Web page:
In the early Spring, we celebrate Fastelavn on the Sunday or Monday before Ash Wednesday and Lent begins.
Fastelavn is an old Danish tradition dating back to medieval times. The children dress up as anything the fancy, and they hit a barrel ’ Slå katten af tønden’ (hit the cat out of the barrel) ‘piñata style’, to ward off evil spirits. In the old days, a real cat was put inside the barrel (the cat representing the ‘dark side’) and the barrel was battered until the cat died (or escaped being chased down the street) – not very hyggeligt! Today, thankfully, Fastelavn is a much less barbaric affair; there is only a painted cat or a sticker of a cat on the barrel, and it is usually full of candy for the kids.
Afterward, we eat Fastelavns Boller (custard pastry rolls). These were served because during the fast, you weren’t allowed to eat white bread (wheat) so you had a feast on the days leading up to the fast and on the Tuesday you ate ‘white rolls’ – back then they were stuffed with raisins and boiled. Today they are filled with sugar, custard, jam and nice yummy stuff. Did you see our Fastelavns bolle tasting here? Also, watch this space as I will share our version of the Famous Fastelavnsbolle this weekend.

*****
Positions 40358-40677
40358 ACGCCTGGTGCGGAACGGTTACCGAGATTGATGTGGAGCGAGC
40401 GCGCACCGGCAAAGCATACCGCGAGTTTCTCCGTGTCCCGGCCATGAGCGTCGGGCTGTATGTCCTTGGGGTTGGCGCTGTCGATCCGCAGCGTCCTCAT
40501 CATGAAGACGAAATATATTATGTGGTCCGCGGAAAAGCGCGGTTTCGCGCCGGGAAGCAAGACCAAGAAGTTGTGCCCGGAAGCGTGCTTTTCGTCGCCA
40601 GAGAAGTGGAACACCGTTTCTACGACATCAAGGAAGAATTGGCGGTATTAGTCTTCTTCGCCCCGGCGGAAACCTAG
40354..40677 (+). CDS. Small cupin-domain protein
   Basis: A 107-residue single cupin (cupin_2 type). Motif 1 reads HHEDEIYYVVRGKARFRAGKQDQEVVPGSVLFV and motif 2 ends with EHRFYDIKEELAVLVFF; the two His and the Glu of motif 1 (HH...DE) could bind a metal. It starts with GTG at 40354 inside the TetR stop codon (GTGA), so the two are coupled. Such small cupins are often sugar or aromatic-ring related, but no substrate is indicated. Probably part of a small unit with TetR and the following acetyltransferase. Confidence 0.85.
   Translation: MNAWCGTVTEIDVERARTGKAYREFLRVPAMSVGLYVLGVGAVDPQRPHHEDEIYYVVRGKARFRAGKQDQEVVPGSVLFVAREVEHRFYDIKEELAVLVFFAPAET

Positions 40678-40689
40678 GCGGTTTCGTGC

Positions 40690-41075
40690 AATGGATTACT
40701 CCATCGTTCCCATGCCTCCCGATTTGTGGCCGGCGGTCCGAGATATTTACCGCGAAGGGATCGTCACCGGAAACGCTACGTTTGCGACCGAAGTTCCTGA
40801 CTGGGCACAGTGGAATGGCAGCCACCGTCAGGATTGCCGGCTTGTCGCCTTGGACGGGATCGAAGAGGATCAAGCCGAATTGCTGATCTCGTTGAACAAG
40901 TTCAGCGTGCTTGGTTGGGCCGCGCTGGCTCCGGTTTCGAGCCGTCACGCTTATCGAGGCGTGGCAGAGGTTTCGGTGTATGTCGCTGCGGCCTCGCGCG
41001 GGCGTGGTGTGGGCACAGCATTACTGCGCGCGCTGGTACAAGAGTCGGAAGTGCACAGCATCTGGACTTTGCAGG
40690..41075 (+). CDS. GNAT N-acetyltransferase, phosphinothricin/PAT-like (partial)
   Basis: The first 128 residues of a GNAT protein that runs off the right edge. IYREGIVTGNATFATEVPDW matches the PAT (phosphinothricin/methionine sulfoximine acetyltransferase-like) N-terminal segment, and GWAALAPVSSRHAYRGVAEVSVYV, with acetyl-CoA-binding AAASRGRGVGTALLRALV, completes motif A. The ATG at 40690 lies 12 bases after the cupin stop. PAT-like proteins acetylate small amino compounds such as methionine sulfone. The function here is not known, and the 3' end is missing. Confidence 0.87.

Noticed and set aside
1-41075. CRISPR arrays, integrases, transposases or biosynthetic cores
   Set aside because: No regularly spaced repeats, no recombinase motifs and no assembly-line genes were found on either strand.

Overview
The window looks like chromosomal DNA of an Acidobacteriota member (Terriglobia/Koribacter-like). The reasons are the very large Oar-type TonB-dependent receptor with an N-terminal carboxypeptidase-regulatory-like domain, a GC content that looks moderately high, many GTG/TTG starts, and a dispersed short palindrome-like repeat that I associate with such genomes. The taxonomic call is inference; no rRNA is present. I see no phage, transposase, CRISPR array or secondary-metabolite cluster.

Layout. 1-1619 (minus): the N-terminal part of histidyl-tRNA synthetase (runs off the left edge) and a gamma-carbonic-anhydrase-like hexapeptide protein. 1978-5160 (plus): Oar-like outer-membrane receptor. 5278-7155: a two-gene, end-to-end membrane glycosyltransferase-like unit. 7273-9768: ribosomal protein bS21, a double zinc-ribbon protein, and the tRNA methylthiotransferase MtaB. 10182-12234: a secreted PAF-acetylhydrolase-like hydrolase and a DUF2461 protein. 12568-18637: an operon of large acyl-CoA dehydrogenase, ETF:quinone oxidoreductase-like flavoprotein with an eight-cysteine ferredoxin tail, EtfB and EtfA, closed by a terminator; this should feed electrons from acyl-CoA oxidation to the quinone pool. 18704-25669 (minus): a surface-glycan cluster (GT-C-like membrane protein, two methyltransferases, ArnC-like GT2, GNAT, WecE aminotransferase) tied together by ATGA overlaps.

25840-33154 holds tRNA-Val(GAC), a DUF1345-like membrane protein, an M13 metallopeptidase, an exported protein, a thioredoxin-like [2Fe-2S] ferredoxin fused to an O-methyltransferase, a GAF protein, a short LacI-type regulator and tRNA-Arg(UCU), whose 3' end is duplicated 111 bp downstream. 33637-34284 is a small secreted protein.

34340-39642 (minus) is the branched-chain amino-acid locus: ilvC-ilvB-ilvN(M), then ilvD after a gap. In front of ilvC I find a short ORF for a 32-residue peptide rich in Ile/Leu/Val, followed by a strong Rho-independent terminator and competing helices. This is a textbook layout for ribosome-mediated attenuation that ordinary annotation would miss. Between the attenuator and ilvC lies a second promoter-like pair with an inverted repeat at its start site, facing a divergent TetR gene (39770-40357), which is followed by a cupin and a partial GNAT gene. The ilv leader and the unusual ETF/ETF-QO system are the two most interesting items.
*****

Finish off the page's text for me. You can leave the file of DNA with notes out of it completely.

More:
Later in the afternoon, the children all dressed up in their chosen costume, go from door to door, doing a type of ‘trick or treating’ we call ‘Slik eller ballade’ (‘Candy or trouble’) where they sing the Fastelavn song to the people who open the door. The song goes like this:
It’s very also very hyggeligt planning what outfit to wear on the day, going to school all dressed up, and having fun with friends and family. Today some school have competitions of the best costume, so people do tend to get very inventive.
I hope you enjoyed learning a bit about our traditions here in Denmark! I love that we still stick to the old traditions, and many of the things I do today with my girls, were things I did as a child myself. Do you celebrate Fastelavn where you live? Or something similar?? Do share, I love to hear what you do in your country for hygge!